Stanford Medicine Newsletter Updates For the Local Community


At Your Request

New food program provides custom service, healthy choices

Stanford Hospital’s kitchens were renovated, and new chefs were hired to accommodate the new system of custom-preparing all meals for patients.


Breakfast at 11 am? Not a problem. Peanut butter with sourdough toast? Not a problem. Want to order your next day’s meals to arrive at a specific time? That’s fine, too.

As with room service at a hotel, just about any food now can be delivered between 7 am and 8 pm to patients at Stanford Hospital and Lucile Packard Children’s Hospital through a new program called At Your Request.

With its ultra-customized and varied menu, this type of hospital bed dining is a much-needed departure from traditional hospital food service, which industry-wide had developed a notorious reputation. At Your Request represents the gold standard in an era of individualized treatment protocols and medication regimens.

The taste test

Stanford’s program was crafted with input from patients, who seem very pleased with the result.

“Ah, that looks good,” said patient Bob McMaster as food technician Drexell Libed carefully placed a breakfast tray before him on the program’s debut day in September. A resident of Napa, Calif., McMaster has diabetes and has traveled to Stanford for treatment several times in the last few years.

McMaster lifted the lid on his entrée—an omelet with strips of sweet red pepper and sautéed mushrooms, accompanied by whole wheat toast and a dish of fresh squares of cantaloupe. The omelet and toast were still warm, and McMaster quickly put his fork to work.

“We come here because the doctors have the expertise to handle the complexity of his problems,” said his wife, Shelley. “Now the food is like going to a restaurant.”

Meals made to order

At Your Request is designed like a restaurant service, with each meal prepared according to a patient’s specific order. Some food items, such as diced fresh fruit, are pre-made, but meals are prepared to each patient’s specific request as much as possible. No longer will batches of 500 meals be cooked and then held for delivery three times a day, mass-production style. Now meals will be cooked and served only as ordered.

“Everything will be à la carte, and everything is fresh,” said Sergio Herrera, a head cook at Stanford Hospital.

The meals are marked with a barcode that is scanned at three points in the process to make sure the meal is on track. The goal is to send a meal to a patient within 10 minutes of preparation.

Patients, or a helpful family member, can phone in orders, selecting items from a paper menu. A dietary assistant responds, tracking the patient’s name, general medical notes, and dietary allowances and restrictions on a computer screen.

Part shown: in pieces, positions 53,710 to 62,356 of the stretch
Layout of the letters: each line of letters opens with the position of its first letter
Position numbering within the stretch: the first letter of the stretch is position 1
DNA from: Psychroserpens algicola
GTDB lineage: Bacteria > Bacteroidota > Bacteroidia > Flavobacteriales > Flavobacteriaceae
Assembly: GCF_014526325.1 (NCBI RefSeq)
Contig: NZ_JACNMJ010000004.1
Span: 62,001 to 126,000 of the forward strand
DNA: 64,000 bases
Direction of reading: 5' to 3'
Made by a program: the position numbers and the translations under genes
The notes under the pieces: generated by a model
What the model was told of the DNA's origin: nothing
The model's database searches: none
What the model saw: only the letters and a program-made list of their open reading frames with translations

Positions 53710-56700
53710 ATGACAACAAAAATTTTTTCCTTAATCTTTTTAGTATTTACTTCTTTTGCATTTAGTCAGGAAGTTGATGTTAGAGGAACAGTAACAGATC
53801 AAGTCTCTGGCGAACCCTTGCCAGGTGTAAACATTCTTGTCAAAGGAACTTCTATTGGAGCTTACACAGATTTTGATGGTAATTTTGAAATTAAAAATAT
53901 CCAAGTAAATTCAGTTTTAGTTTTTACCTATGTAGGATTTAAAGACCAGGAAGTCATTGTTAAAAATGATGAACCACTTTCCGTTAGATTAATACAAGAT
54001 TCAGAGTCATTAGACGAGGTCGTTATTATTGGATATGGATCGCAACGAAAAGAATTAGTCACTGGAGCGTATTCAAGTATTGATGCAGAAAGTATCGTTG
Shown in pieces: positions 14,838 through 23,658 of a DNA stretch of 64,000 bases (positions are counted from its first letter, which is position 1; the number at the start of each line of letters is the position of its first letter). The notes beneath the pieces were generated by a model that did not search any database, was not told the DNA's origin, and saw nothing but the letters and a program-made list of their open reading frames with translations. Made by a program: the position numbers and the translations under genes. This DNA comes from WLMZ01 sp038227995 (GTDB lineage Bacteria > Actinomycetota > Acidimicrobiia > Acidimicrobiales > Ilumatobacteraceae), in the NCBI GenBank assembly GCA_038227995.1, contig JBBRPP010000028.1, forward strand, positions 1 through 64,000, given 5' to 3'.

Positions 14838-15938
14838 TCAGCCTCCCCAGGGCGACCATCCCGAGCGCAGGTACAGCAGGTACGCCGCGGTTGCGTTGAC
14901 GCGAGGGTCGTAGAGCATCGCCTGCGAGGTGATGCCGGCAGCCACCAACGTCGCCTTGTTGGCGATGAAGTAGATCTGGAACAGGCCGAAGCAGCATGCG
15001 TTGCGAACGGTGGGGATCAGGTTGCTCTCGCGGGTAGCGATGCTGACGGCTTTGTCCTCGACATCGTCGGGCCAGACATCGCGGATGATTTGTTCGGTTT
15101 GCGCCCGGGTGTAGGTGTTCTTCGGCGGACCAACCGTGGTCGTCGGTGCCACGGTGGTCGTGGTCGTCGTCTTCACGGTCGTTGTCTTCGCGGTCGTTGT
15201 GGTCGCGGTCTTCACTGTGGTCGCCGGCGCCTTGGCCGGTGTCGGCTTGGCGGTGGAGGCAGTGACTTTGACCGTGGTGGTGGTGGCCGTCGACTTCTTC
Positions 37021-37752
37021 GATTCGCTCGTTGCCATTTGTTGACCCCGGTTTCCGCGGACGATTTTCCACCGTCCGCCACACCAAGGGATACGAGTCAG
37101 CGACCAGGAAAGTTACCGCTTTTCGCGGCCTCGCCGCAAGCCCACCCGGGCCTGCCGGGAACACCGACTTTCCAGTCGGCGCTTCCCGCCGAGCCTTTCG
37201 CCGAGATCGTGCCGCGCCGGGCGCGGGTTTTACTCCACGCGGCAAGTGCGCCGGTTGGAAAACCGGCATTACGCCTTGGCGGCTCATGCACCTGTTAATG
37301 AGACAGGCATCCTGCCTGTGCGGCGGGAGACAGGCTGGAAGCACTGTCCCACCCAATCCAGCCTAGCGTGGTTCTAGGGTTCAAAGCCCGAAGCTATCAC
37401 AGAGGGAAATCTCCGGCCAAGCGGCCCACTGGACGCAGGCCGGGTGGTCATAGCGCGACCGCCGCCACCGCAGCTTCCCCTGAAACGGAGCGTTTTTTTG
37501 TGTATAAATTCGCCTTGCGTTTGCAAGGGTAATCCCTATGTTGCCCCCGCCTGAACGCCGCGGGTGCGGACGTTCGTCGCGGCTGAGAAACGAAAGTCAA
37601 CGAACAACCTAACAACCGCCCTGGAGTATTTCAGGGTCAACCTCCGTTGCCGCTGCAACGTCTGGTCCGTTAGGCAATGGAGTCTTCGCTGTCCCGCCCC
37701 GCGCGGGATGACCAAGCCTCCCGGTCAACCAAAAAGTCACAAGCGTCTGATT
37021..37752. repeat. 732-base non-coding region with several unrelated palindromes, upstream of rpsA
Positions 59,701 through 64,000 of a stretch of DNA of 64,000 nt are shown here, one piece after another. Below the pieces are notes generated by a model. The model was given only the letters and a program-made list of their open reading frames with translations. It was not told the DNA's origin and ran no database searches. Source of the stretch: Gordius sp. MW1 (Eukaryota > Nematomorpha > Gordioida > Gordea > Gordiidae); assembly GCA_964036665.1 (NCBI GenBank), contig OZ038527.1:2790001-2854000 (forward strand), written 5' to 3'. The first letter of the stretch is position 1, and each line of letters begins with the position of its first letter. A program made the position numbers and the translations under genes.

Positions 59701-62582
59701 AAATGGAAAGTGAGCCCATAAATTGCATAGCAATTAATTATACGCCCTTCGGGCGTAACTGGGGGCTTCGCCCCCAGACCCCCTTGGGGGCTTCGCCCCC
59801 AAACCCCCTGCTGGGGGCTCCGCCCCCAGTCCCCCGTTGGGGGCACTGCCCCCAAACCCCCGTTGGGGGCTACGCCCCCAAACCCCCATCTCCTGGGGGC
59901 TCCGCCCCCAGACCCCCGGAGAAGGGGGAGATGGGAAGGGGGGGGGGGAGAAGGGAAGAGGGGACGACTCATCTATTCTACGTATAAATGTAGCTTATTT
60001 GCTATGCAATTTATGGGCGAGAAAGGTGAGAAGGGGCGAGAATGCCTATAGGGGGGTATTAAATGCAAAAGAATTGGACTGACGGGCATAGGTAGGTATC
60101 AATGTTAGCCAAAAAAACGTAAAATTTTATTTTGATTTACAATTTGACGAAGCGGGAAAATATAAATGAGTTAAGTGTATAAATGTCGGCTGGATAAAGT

Patients can pre-order several meals at once, to be delivered any time between 7 am and 8 pm.

Diet analysis

Each ordered item is evaluated by a software program that analyzes all ingredients, monitoring carbohydrates, salt, potassium or other dietary restrictions. Patients with glycogen storage disease have their own set of menus, while transplant patients are offered low-microbial food.
The software includes 120 types of medically dictated dietary requirements and restrictions, as well as 36 of the most common food allergies.

Menu items not allowed on a patient’s specific diet will not appear on the active ordering list. When a patient’s order reaches a limit for fat or salt, the order is flagged and the dietary assistant works to find an acceptable substitute.

The new system offers triple the number of choices and many more variations than previous hospital menus. For instance, sandwich possibilities include a deli-style array of choices for bread, meats, cheeses, and extras such as cucumber, avocado, pickle and bacon.

Behind the scenes

Under this system, “patients are likely to eat more of their meal because they can have more of what they would really like to eat,” said Florence Fong, administrative director of hospitality.

Stanford Hospital’s kitchens went through a $1.2 million conversion to prepare for the change. To its roster of 64 full-time jobs, Stanford added the equivalent of 20 more full-time cooks and more food assistants to deliver trays.

“Seven of our cooks are culinary school graduates,” Fong said. “They are really on the ball.

Patrick Gonzales, a California Culinary Academy graduate, has been cooking at Stanford for eight years and was more than happy to make the change. “I said, ‘How soon?’ I think patients will feel less like they’re in a hospital, and the people making the meals will have more of a sense of ‘I’m cooking for an individual.’”

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